Mostly fame and wee little bit of shame

While I’m on the subject of slightly disappointing things, there are some odd omissions in the game that I found to be distracting on the whole. For starters, the game gives you customization options for each of the characters including specific hairstyles, facial hair and clothing choices that cater to each character’s individually. For example, shopping for Franklin and Trevor, while in the same store, gave me wildly different options regarding their wardrobe and do a fantastic job of reflecting the characters themselves. Franklin’s options for jeans are either baggy, fitted or skinny, while Trevor’s are all loose and tattered. Franklin will be able to choose between all current and stylish sunglasses, while Trevor gets wire-framed or aviator options. It’s an incredibly neat touch that goes to show how far Rockstar goes to establish their characters.

Unfortunately, no matter how much shopping you do to give your characters a makeover, the game inevitably reverts the characters back to their prefabbed clothes which causes me to either revisit a store to again select the clothes I already bought, or go back to the character’s respective safehouse to retrieve the clothes from their closet. Yes, I am aware that this is nitpicking a game that does so much incredibly well and it really shouldn’t impact my enjoyment of the game, and it really didn’t, except for Franklin because before I got my hands on his wardrobe, he dressed like a reject from 90’s era hip-hop. Trust me, I live here and that’s not how people dress.

Money is never really an issue in this game either. While there is a fully functioning stock market in which I could invest my money, I rarely used it because I never needed to. If I wanted a car, I would steal it. If I wanted bullets, they weren’t too costly so I could stock up and never really have to replenish. Buying property has returned but again, outside of the desire to make as much money as possible, I only purchased a few. Perhaps if there were new digs to buy or upgrades to the safehouses supplied by the game, this would have been a much deeper experience. As it stands, there is very little need or consequence to earning money outside of the few mission mandated heists. And while the payouts for a few select heists are incredibly sizeable, there are only a handful overall. Hopefully this is something that will be rectified in the inevitable DLC down the road. I would gladly fork over real money to be able to steal more fake money.

Quicksaving has been introduced to Grand Theft Auto and I sincerely hope it never, ever goes away. Words can’t express how invaluable quicksaving is in this game. No longer having to rely on auto saves for driving all the way across town to return to your house to sleep, the quicksave option allows me to save anywhere, at any time as long as I’m not in a mission. Starting up the game again leaves my character right where I left him, vehicles intact.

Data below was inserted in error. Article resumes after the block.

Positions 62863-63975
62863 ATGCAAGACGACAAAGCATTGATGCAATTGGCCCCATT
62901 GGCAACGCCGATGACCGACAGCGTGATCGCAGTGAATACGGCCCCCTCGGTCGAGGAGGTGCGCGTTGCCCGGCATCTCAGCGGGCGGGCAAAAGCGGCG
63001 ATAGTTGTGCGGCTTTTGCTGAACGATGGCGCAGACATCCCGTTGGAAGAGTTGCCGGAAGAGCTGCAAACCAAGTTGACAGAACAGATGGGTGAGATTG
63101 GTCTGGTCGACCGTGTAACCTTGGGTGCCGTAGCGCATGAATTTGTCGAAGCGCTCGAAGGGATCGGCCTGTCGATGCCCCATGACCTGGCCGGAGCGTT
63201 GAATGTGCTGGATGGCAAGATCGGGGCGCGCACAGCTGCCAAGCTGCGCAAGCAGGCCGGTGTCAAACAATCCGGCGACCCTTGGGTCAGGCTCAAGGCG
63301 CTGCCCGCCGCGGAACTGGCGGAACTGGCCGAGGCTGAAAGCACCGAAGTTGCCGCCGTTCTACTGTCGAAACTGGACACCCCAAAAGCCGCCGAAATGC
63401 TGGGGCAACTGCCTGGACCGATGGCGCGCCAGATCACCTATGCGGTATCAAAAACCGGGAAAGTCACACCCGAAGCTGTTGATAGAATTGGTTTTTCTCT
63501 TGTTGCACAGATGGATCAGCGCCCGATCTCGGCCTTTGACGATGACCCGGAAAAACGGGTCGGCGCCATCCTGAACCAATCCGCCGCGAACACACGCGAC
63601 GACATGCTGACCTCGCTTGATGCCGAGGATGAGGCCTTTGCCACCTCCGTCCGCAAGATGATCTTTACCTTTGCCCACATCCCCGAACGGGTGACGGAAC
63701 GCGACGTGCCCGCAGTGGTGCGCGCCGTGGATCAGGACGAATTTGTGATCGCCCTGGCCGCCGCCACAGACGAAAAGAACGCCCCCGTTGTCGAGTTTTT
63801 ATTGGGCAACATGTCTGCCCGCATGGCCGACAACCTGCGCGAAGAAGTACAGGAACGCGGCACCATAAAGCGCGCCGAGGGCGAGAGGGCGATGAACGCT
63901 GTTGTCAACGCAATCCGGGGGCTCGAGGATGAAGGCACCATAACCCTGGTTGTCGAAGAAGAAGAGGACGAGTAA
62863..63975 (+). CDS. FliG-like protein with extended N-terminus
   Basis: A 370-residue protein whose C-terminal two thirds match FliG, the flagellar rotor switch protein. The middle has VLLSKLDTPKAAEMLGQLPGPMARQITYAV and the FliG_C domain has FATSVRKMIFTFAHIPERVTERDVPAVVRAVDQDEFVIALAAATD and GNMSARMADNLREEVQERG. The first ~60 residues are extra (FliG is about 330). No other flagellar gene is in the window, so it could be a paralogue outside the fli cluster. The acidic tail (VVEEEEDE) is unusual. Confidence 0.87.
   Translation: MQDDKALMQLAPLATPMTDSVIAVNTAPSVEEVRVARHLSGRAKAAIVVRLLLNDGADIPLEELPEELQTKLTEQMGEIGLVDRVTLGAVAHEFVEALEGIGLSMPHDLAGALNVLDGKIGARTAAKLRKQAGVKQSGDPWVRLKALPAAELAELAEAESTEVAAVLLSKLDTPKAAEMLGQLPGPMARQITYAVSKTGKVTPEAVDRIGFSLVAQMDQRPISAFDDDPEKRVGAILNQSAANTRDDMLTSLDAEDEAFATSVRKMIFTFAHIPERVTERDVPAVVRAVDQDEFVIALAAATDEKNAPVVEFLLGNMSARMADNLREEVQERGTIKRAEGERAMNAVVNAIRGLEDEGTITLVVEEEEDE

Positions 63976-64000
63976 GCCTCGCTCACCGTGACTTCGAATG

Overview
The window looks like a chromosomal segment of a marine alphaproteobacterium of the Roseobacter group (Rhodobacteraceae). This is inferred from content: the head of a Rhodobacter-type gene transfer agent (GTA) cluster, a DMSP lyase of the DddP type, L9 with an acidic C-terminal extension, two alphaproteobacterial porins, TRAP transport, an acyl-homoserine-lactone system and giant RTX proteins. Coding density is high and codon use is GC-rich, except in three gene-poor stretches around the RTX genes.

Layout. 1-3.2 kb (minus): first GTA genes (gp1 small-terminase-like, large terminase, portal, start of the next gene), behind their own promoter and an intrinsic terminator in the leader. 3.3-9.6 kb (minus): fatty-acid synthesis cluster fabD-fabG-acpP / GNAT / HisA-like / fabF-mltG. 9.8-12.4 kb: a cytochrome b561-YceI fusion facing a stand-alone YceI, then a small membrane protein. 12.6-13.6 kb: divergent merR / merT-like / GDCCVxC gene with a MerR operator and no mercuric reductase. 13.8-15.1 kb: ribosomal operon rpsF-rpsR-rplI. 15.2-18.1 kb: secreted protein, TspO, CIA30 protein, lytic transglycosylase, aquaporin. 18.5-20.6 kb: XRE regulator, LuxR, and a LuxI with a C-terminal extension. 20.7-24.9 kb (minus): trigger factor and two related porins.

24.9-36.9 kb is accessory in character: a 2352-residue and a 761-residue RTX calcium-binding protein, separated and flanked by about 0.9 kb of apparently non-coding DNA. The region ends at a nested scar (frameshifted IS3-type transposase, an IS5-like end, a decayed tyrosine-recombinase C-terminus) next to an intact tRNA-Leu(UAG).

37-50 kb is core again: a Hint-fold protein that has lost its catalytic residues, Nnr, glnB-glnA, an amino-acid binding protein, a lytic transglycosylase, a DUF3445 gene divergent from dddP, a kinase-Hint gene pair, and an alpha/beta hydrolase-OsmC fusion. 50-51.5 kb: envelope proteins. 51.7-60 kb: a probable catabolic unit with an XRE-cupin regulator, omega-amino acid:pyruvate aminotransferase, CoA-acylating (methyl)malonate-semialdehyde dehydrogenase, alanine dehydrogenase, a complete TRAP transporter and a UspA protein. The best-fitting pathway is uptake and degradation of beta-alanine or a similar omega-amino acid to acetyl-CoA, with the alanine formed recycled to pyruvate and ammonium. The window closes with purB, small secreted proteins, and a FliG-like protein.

The flipside of this is that there is no option whatsoever to restart a checkpoint or mission while the mission is in progress. Instead I would have to become suicidal and blow myself up in order to fail and restart the checkpoint once I realized I made a race losing error, or lost sight of a target.  My only other option would be to wait for the fail-state to trigger and play out. It seems like an odd omission this late in the series.

In continuation, games have long since innovated in regards to navigating open world cities. Be it through translucent arrows showing where to turn, a turn signal on your car automatically blinking left or right, or even a spoken voice, like an actual GPS, telling me where to turn and when. Funny enough, the voice directions was a feature in the higher end cars of GTA IV. All of these incredibly useful innovations are absent from Grand Theft Auto V. Instead I still have to make sure I turn where the mini-map highlights which has been the case since the original Grand Theft Auto. Sure it’s a staple of the series, but with so many other improvements to the formula, this one, very current advancement being left out seems like a glaring oversight.

Get used to this image. Playing as Trevor, this is gonna happen often.

To Live and Die in a reasonable facsimile of L.A.

Over 4900 words in and I never even mentioned the fact that there is a full ocean to explore, with sunken treasure and replete with Great White Sharks. The reason for this is because outside of two missions, I never went underwater during my time playing the game. There is a prison and a military base I never visited, a murder mystery to unravel, and whole swaths of land I never traversed in my 40 plus hours with the game.  A true testament to how robust, impressive, and grandiose this game is in terms of content to experience.

So the story didn’t knock my socks off, and the game has some minor issues that will most likely only be an issue to me. The fact remains that Grand Theft Auto V is a stunning achievement in ambition, scale, scope as well as execution of concepts and gameplay. Come for the heists, stay for the sights. I’ve had a blast with my time in Los Santos circa 2013 and I don’t plan on leaving any time soon.

Sean completed the single player campaign in approximately 50 hours with a little over 75% completion. He received a review copy for Xbox 360 from Rockstar for review purposes.

9/10+ Core gameplay improved in nearly every way
+ The heists
+ Character switching
+ Tons of things to see and do
+ Dynamic missions
+ It’s gorgeous
+ Viciously dark humor
+ Trevor on his own
-Trevor with Michael
-The story is just OK
-Only a handful of songs on the soundtrack stand out
-Money is of little consequence
-Customization hampered by some design

Available on: PlayStation 3, Xbox 360

Version Reviewed: Xbox 360

0 thoughts on “Grand Theft Auto V Review – When nihilism and fun collide

  1. It’s better than 4, the story good be better. The idea of 3 main characters is interesting, first in a GTA. Going to try the online next week, since the online right now is not good.